Wolf

REPUBLIC — The state Department of Fish and Wildlife announced Monday that the four known remaining members of the Old Profanity Territory wolf pack were lethally removed.

A series of state Department of Fish and Wildlife investigations had shown the pack was responsible for 29 depredation incidents.

Fish and Wildlife Director Kelly Susewind reauthorized the lethal removals on July 31 in response to continuing depredations of cattle on federal grazing lands in the Kettle River range of Ferry County.

The removal decision was made with guidance from the state’s Wolf Conservation and Management Plan and the lethal removal provisions of the department’s wolf-livestock interaction protocol.

According to the agency, the wolf pack has been involved in 14 livestock depredations in the past 10 months, with nine in the last 30 days, and a total of 29 since Sept. 5, 2018. The livestock producer who owns the affected livestock took several proactive, nonlethal, conflict deterrence measures to reduce conflicts between wolves and livestock, and Fish and Wildlife will continue to monitor for wolf activity in the area and work closely with producers, officials said.

This was the fourth time Susewind authorized lethal removal in the OPT pack since Sept. 12, 2018.

Plaintiffs, supported by the Maryland-based Center for a Humane Economy, filed a petition for review of Susewind’s July 31 reauthorization, and sought a temporary restraining order in King County Superior Court on Aug. 1. The motion for a restraining order was denied by a court commissioner at the time, allowing the removal effort to continue. The hearing on a motion for preliminary injunction was scheduled for Aug.16, when the court was expecting to, and did, hear an update on the department’s removal activities.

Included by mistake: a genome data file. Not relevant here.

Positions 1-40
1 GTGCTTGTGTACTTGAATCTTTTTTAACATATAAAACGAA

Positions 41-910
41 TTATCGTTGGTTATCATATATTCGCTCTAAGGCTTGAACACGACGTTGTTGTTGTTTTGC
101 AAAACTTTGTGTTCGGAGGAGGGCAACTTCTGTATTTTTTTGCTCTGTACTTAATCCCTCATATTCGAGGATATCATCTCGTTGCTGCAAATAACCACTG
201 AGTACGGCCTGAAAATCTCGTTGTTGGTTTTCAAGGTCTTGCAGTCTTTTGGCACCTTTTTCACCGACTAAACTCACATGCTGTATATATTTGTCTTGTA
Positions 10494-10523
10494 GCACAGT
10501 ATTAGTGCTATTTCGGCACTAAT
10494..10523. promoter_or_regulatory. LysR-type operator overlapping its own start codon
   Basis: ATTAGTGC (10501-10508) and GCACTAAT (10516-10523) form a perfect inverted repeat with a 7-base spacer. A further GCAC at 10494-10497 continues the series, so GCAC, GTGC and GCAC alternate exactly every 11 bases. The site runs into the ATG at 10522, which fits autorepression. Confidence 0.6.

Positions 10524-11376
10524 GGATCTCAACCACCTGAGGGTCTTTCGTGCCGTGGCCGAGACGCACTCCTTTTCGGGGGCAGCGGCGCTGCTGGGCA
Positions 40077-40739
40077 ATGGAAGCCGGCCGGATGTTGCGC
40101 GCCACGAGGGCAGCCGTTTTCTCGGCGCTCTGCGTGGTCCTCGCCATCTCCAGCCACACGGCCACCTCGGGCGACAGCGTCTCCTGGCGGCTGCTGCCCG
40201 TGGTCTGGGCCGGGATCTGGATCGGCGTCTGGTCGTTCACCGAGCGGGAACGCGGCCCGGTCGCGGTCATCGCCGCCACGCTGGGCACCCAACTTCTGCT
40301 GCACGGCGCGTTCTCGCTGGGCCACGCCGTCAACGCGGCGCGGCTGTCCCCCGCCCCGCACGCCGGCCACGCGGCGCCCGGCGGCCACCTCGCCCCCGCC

According to Donny Martorello, wolf policy lead for Fish and Wildlife, the department had been working steadily to meet its stated intentions since the courts gave it the clearance to move forward on Aug. 1. To date the department has removed one wolf on Aug 7, 8 and 13, and four wolves on Aug. 16.

The agency believes it has removed all members of the pack, although another wolf was sighted in the area late this spring. That wolf may have dispersed from a different pack.

“I know this is an extremely difficult time for many of our communities around the state and having to carry out lethal removals of wolves is something we take very seriously,” Susewind said. “Hopefully we can pull from a diversity of perspectives, ideas, and approaches to find better solutions for coexistence.

Counsel for the agency appeared in court Friday for the preliminary injunction hearing. The court was told of the lethal removals that have occurred since the Aug. 1 hearing. At the end of the hearing, King County Superior Court Judge John McHale ruled from the bench and issued a preliminary injunction that would prohibit WDFW from lethally removing any remaining wolves from the pack until the court has a chance to hear the case’s  merits.

No wolves have been removed by Fish and Wildlife from the Togo Pack since the authorization, according to an update released Monday. There have been at least three additional depredations investigated and confirmed by the Togo pack in the last week.

On Aug 11, Fish and Wildlife staff received a report of three possible wolf depredations to livestock within the Togo pack area in Ferry County. WDFW staff conducted investigations on one deceased calf and two injured calves.

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